The National Weather Service's Climate Prediction Center (CPC) forecast for the winter -- November through January -- calls for above-normal temps across the South, much of the west and along the East Coast. Above-normal temps are expected as far north as southern Nebraska and long the southern tips of Illinois and Indiana. Below-normal precip is expected across the southern tier of counties in Kansas southward, which could raise some concern about the winter wheat crop.
In its text discussion, the CPC said La Nina remains a consideration in its outlook through the winter. "The greatest likelihood for above-normal temperatures is for areas of the U.S. Southwest, where La Nina considerations, short-term climate model outlook and historical trends favor higher probabilities," it states, adding that La Nina is also an influence in the precip outlook for the southern tier of states.
In its outlook for November, the CPC calls for above-normal temps across much of the nation, including all the Plains states and the Midwest. The highest probability of above-normal temps is across Texas and the Oklahoma Panhandle area. Below-normal precip is expected across the Southern Plains, southern and southeast Kansas and into Missouri and southern Iowa. Meanwhile, above-normal precip is expected across the Northwest into the western edges of the Dakotas.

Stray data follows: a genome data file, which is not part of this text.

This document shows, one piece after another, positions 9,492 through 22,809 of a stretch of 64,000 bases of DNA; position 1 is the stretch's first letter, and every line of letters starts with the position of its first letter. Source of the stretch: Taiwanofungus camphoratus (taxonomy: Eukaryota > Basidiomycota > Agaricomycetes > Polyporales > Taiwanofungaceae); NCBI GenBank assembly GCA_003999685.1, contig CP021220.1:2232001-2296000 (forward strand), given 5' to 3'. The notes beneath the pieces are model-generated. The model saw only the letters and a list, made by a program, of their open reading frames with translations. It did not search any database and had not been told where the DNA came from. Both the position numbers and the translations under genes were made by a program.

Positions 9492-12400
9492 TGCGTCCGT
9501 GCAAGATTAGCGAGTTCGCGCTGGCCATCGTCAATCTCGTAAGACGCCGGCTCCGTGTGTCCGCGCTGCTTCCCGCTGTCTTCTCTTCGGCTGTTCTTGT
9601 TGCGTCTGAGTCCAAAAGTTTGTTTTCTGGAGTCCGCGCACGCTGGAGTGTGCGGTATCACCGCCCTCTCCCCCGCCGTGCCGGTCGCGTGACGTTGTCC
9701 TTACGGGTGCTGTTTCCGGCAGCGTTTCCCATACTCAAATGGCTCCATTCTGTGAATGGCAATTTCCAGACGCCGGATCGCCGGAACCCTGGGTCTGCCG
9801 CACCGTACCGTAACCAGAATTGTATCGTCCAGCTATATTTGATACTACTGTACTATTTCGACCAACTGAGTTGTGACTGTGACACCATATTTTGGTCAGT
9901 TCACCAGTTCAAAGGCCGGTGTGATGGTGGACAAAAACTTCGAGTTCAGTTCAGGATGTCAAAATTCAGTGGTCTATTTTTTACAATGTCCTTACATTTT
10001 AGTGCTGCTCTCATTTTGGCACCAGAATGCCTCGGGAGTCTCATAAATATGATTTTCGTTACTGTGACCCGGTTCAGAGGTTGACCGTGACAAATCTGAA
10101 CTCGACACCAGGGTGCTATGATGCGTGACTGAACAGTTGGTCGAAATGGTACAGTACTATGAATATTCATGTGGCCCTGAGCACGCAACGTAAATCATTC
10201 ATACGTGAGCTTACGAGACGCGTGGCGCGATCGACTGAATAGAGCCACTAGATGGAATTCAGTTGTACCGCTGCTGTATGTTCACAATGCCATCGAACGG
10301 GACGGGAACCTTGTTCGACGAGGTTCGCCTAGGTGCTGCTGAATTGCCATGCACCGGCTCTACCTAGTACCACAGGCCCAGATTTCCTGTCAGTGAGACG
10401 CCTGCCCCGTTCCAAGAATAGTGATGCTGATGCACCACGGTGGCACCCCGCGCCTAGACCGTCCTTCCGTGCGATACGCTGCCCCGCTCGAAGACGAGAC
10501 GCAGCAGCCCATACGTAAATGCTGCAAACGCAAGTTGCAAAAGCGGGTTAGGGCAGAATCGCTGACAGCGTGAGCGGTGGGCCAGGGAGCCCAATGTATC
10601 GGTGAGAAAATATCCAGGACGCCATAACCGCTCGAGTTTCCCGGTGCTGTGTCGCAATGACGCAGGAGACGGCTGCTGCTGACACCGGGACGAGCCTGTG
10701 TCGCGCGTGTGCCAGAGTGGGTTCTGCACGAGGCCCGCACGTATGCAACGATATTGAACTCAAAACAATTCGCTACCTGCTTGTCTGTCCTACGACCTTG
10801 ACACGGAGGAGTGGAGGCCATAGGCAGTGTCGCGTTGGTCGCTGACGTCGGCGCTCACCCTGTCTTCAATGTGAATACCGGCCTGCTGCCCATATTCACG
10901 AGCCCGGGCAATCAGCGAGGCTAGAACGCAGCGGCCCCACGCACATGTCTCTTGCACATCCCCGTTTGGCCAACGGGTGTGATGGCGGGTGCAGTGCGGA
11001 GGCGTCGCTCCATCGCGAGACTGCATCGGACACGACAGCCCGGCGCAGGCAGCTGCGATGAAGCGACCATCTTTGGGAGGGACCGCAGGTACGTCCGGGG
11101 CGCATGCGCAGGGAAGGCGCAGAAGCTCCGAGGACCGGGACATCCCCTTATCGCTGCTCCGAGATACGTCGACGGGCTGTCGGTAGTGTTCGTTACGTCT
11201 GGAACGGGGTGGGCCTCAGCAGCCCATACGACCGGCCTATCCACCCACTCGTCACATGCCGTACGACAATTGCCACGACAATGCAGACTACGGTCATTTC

According to the Seasonal Drought Outlook, the southern half of the contiguous U.S. is expected to see overall degradation of drought conditions. Forecasters say they have "moderate" confidence in their outlook for the Southern Plains. They state, "Drought development is likely across eastern and southern portions of Texas, as well as over parts of the southern High Plains. Despite this being October, this latter region is experiencing flash drought conditions with the recent heat and wind."